According to the Bixi people, I have made roughly 60 trips on a Bixi bike so far this summer, for a total distance of 113.8 kilometres. My average time per trip has been 9 minutes and 48 seconds, and I have saved 8 litres of gas relative to if I were driving. While I would suspect that Devon Kershaw and Alex Harvey and those types do not have a space in their training plans for “Bixi Riding”, that doesn’t mean that it isn’t generally a nice service to have in town.
In case you don’t know, Bixi is Ottawa’s (and some other cities’) public bike share program. There are a number of stations around downtown Ottawa where you can pick up bikes and return them. You can pay on a per trip basis, or buy a season’s pass for about $80, which is what I did. Provided you don’t go more than half an hour without returning to one of the stations, that is all you pay. I would call this a pretty good deal if you are a regular user. Bixi bikes could be used for all sorts of things.
My primary use is for days when Megan and I drive to work. We drive from Old Chelsea and park at Jacques Cartier Park, allowing us to shorten the drive and avoid traffic on the bridge. From this parking spot, Megan can walk in about 10 minutes to her work in Hull, and I can take a Bixi bike for about 10 minutes (actually, Bixi says it took me 11 minutes and 56 seconds yesterday) to where I work in downtown Ottawa. Overall, this is pretty convenient. I have also used the Bixi to do things like errands at lunch on a pretty regular basis. So, by and large, I guess you could say I am a Bixi supporter. If that also makes me a "bicycle riding pinko", so be it! Anyway, I thought I could share a few things I have learned so far about Bixi riding.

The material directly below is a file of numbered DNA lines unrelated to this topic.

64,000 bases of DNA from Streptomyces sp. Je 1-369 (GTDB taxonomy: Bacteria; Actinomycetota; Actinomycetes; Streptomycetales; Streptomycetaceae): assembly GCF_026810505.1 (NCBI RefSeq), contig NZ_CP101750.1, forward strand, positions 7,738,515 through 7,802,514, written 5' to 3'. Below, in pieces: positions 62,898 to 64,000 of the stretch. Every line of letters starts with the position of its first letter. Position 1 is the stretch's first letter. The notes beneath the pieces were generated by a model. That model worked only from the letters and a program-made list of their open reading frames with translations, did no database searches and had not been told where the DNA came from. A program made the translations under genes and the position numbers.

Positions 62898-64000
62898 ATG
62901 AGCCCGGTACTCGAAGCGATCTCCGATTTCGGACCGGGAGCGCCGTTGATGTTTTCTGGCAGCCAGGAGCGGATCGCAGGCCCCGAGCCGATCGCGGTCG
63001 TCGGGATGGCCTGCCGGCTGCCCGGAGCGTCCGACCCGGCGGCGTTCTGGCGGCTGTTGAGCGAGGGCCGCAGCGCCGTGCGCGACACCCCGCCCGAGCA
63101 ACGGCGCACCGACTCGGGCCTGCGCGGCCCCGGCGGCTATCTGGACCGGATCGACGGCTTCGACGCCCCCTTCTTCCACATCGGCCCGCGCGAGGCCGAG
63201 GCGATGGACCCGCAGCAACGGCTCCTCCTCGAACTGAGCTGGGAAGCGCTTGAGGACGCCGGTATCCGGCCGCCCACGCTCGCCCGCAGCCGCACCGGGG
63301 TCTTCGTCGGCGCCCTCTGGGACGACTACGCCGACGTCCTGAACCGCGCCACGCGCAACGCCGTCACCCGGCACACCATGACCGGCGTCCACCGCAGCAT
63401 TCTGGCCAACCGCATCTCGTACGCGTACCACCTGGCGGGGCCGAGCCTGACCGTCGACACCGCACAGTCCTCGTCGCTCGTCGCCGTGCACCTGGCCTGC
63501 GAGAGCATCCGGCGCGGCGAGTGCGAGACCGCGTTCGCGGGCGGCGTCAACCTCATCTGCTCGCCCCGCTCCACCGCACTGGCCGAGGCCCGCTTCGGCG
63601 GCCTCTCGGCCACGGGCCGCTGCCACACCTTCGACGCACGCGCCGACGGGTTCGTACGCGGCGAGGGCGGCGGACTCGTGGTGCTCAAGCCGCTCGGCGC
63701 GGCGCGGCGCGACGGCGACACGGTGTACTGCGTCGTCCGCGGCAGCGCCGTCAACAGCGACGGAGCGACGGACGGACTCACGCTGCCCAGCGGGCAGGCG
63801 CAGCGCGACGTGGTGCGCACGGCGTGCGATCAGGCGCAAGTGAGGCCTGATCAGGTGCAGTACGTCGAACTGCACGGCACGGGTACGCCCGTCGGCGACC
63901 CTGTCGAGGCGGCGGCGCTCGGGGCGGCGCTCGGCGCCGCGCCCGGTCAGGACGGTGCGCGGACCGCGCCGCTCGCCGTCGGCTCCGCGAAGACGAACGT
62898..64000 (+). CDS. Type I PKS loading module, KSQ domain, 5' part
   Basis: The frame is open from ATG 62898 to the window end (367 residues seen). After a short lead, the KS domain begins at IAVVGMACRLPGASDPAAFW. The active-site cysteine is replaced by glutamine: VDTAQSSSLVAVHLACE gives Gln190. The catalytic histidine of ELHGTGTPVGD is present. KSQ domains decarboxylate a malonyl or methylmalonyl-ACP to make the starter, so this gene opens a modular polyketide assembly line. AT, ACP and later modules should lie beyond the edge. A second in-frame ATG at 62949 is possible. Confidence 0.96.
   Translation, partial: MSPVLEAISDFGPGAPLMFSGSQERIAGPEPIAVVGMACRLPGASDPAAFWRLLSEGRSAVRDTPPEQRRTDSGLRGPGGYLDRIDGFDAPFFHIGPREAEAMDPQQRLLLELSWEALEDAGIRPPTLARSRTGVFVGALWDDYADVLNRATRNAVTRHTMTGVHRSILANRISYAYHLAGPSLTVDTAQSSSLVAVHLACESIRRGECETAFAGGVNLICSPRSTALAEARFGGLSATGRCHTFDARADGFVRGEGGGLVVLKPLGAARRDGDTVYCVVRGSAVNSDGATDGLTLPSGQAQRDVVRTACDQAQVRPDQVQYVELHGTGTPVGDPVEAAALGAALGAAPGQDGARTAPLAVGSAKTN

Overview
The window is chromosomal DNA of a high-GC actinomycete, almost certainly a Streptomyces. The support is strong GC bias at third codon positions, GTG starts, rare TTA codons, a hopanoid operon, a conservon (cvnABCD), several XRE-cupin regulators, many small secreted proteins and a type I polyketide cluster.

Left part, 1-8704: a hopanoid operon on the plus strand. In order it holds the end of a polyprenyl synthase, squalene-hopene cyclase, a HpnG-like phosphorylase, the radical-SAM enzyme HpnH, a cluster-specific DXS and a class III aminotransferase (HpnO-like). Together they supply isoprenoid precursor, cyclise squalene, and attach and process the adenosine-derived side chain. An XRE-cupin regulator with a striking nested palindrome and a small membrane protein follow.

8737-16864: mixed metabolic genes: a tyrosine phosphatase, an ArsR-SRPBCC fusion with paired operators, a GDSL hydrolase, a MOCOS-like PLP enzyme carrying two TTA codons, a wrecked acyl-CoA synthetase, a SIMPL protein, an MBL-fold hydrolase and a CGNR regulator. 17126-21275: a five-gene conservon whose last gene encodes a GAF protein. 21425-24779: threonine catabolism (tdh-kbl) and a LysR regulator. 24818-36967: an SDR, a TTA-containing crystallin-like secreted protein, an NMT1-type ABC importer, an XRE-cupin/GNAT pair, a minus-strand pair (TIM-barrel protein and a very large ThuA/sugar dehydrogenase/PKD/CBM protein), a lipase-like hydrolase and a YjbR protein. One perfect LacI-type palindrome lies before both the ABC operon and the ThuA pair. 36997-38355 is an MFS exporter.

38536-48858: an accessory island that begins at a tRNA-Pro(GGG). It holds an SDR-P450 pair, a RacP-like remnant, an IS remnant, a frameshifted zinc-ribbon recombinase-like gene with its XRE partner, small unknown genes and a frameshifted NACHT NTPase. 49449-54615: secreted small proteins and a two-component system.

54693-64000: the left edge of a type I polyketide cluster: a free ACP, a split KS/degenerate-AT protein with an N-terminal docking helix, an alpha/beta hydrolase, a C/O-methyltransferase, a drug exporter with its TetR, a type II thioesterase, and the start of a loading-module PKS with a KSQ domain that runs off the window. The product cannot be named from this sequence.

1. The bikes and the system are very user-friendly.
Overall, the system is easy to learn, and the bikes are simple and practical. They have three speeds so as not to confuse anyone. There is nothing that will stain or tear your new Burberry trousers. There is a convenient spot for securing your briefcase. There is also a kickstand and lights that work automatically. The only thing you have to figure out is how high you want the seat.
Above, we see an example of a bag on a Bixi bike, as well as the shifter. 3 speeds...this should be manageable.
2. The bikes are not particularly light, fast, or nimble.
Don't expect them to be otherwise, or you will be frustrated. I would advise changing gears mentally if you are used to riding something fast. Bixi bikes are made for going slow...so accept that and enjoy them for what they are.
3. There are some special techniques that will enhance your Bixi riding experience. I would love to teach a Bixi riding skills clinic, but I don't have the time for that. What I've learned so far is that transitions are important to your speed. This means getting out of the station and on in a seamless series of movements, and the same when you bring the bike back. Trying to ride fast on a Bixi bike is not worth it. Ride slow and nail the transitions-that's my advice.
Note the Federal Government ID wearing Bixi rider-very common in the nation's capital.
The rider above is reasonably stylish, but her transitions need work.
4. While I haven't mastered this, you can look stylish on a Bixi bike. Stylish enough even for romantic evenings on the town. http://www.copenhagencyclechic.com/2011/06/montreal-cycle-chic-j.html For some reason, none of these people (or the ones pictured above) are wearing helmets. The helmet/Bixi debate is just not something I am going to get into here.
Interesting Reading. . .